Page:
Karen Jensen says, “It is really important that you teach your daughters to respect their bodies, that the body is sacred.” Bishop Jensen adds that youth need not only to know the law of chastity, but to understand the reasons for it. Where gospel doctrines differ from common practice, he says, children need to understand “that they don’t have to do the things the world around them does.”
Thomas Ringheim is a former bishop of the Allerød Ward, Copenhagen stake, and his wife, Heidi, serves in the ward Relief Society presidency. They have eight children, ranging in age from 4 to 24, so they know something of the challenges faced by young people. Parents must take advantage of every teaching moment, Sister Ringheim says, because all of those little moments help build testimonies. To help fortify her own testimony, she has set herself the goal of attending the temple weekly. “I can feel a difference in myself in everyday life, just in coping with people.”
“I think it’s a challenge for Church members to be so few” in Danish society, Brother Ringheim says. “But on the other hand, I think it’s a great blessing. We have to learn to stand up for something.” Latter-day Saints need not be fearful about expressing their faith. “Actually, most people respect us when we are outspoken about what we believe.”
The Church has a long history in Denmark. Missionaries first arrived in 1850. Danish was the second language, after English, in which the Book of Mormon was published (1851). But in the early days and again in the years after World War II, many converts emigrated to Utah. Denmark is a small country whose history, geography, and commerce all give it strong ties to other nations, and Danes may easily be drawn to other countries for employment or schooling. These factors, along with a tendency to keep religion a private matter, may account for the slow growth of Church membership over the past several decades. There are now about 4,500 Latter-day Saints in a nation of 5.5 million.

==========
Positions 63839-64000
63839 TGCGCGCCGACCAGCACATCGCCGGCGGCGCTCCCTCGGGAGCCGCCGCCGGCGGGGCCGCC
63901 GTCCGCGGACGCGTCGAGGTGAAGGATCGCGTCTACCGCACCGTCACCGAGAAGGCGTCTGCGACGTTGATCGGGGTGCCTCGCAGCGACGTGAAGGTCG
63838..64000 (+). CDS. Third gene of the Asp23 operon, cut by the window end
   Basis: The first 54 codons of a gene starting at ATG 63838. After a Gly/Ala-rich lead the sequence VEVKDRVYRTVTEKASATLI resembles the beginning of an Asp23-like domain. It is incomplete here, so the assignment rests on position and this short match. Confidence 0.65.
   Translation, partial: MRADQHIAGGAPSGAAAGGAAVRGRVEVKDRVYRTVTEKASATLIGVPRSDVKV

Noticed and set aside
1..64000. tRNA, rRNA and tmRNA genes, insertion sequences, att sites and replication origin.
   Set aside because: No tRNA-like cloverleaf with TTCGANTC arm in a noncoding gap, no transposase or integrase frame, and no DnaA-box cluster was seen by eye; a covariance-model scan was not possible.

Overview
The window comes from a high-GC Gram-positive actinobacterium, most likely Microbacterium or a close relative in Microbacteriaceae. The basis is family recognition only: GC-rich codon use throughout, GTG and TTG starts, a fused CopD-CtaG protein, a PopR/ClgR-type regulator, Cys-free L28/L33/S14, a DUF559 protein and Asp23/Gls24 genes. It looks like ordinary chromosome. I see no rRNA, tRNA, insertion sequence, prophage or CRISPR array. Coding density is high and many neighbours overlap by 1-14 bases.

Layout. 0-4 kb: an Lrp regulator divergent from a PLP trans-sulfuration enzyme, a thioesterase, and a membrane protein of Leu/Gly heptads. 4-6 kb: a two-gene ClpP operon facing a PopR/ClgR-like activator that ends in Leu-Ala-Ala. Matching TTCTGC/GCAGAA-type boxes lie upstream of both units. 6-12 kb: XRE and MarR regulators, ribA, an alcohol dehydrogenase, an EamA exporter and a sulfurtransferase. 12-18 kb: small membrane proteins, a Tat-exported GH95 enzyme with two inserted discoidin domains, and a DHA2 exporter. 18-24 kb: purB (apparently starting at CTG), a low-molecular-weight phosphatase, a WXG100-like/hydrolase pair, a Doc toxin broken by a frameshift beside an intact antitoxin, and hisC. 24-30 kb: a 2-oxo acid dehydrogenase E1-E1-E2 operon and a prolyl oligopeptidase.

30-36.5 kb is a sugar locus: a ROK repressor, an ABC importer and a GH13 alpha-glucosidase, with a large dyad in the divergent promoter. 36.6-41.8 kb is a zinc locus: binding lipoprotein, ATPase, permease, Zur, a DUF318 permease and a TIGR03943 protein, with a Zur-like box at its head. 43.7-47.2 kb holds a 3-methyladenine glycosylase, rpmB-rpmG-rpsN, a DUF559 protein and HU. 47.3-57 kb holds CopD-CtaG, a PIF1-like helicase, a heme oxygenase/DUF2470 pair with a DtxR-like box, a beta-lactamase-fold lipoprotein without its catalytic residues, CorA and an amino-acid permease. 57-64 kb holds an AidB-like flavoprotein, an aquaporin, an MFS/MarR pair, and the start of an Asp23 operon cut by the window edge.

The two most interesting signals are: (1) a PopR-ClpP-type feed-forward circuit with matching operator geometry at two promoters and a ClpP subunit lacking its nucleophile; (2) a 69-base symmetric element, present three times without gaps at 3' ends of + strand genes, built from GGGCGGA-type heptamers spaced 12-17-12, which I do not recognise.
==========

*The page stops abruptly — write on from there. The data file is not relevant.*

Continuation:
But the spiritual and leadership experience of longtime members is a valuable resource to the Church in Denmark.
Orla Rode Nielsen, baptized in 1956, served as branch president twice in Århus before that unit became a ward. Kirsten Bokhonko, another longtime member, says that Brother Nielsen and his wife, Esther (now deceased), are the kind of people who made it a habit to do good for others quietly, in the background. When the Nielsens discovered a love of family history, they devoted much of their own free time to helping more than 30 other members compile their family history. Brother Nielsen still goes to the city archives almost every day to gather information. “I love it. When you get started, you can’t stop.” From the time he joined the Church, he has felt that way about the gospel. On the day he was baptized, he sang all the way home for happiness. “Since my baptism I have never doubted.”
Sister Bokhonko, baptized in 1952, is another who has helped anchor the Church in her area. She has served in leadership positions in all the auxiliaries and also as a translator for Church materials. She knows from her own childhood experience that it may be difficult for the 25 children in the Århus Ward Primary to find friends who share their moral and ethical standards. But she also knows they need not give up their beliefs. When she was growing up, people always knew what her standards were, and those standards were respected.
The way members live their beliefs can bring blessings into their own lives as well as into the lives of others. Karin Messell of Århus, who grew up in the Church, met her husband, Jesper, at work. When they were married in 2001, he was not a member. Jesper now counts his wife’s example as a great blessing in his life. Partly because of it, he was baptized in 2003, and they were sealed in the Copenhagen temple a little more than two months after its dedication in 2004.
Jesper has embraced the standards and values of the gospel, including the importance of the family. As a couple, the Messells have chosen to sacrifice material things so Karin can be at home when they have children. Jesper says, “We can choose: do we want a big house, or do we want Karin at home?”
Johan and Lisa Koch of Copenhagen could tell them about the long-term rewards of setting the right priorities. The Kochs joined the Church as a young married couple in 1968 and reared their seven children in the Church. In 2004 when they served as guides during the open house for the Copenhagen temple, a man who had gone to school with one of their sons came on a tour. “I had to come,” the man explained, “because I know Christian, and I know what it would mean to him.”